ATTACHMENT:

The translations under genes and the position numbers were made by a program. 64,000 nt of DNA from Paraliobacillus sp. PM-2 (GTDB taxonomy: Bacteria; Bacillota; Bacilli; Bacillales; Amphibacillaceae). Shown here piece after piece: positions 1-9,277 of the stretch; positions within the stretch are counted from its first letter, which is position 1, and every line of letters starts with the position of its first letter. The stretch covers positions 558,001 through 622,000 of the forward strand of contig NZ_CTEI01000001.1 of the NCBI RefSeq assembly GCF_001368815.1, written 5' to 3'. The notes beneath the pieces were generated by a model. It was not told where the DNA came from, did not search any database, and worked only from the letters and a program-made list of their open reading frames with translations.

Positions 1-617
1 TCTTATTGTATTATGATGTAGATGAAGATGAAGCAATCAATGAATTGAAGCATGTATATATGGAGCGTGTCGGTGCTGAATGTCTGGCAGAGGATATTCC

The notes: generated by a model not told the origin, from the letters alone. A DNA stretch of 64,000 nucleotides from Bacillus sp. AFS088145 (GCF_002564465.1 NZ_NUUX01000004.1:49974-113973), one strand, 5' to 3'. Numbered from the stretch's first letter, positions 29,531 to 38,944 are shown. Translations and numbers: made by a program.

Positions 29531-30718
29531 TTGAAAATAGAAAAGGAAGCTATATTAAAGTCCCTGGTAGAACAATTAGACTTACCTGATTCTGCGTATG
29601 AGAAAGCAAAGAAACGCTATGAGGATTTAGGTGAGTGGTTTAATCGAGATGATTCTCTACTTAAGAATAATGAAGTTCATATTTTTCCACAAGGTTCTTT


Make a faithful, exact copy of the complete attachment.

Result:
The translations under genes and the position numbers were made by a program. 64,000 nt of DNA from Paraliobacillus sp. PM-2 (GTDB taxonomy: Bacteria; Bacillota; Bacilli; Bacillales; Amphibacillaceae). Shown here piece after piece: positions 1-9,277 of the stretch; positions within the stretch are counted from its first letter, which is position 1, and every line of letters starts with the position of its first letter. The stretch covers positions 558,001 through 622,000 of the forward strand of contig NZ_CTEI01000001.1 of the NCBI RefSeq assembly GCF_001368815.1, written 5' to 3'. The notes beneath the pieces were generated by a model. It was not told where the DNA came from, did not search any database, and worked only from the letters and a program-made list of their open reading frames with translations.

Positions 1-617
1 TCTTATTGTATTATGATGTAGATGAAGATGAAGCAATCAATGAATTGAAGCATGTATATATGGAGCGTGTCGGTGCTGAATGTCTGGCAGAGGATATTCC

The notes: generated by a model not told the origin, from the letters alone. A DNA stretch of 64,000 nucleotides from Bacillus sp. AFS088145 (GCF_002564465.1 NZ_NUUX01000004.1:49974-113973), one strand, 5' to 3'. Numbered from the stretch's first letter, positions 29,531 to 38,944 are shown. Translations and numbers: made by a program.

Positions 29531-30718
29531 TTGAAAATAGAAAAGGAAGCTATATTAAAGTCCCTGGTAGAACAATTAGACTTACCTGATTCTGCGTATG
29601 AGAAAGCAAAGAAACGCTATGAGGATTTAGGTGAGTGGTTTAATCGAGATGATTCTCTACTTAAGAATAATGAAGTTCATATTTTTCCACAAGGTTCTTT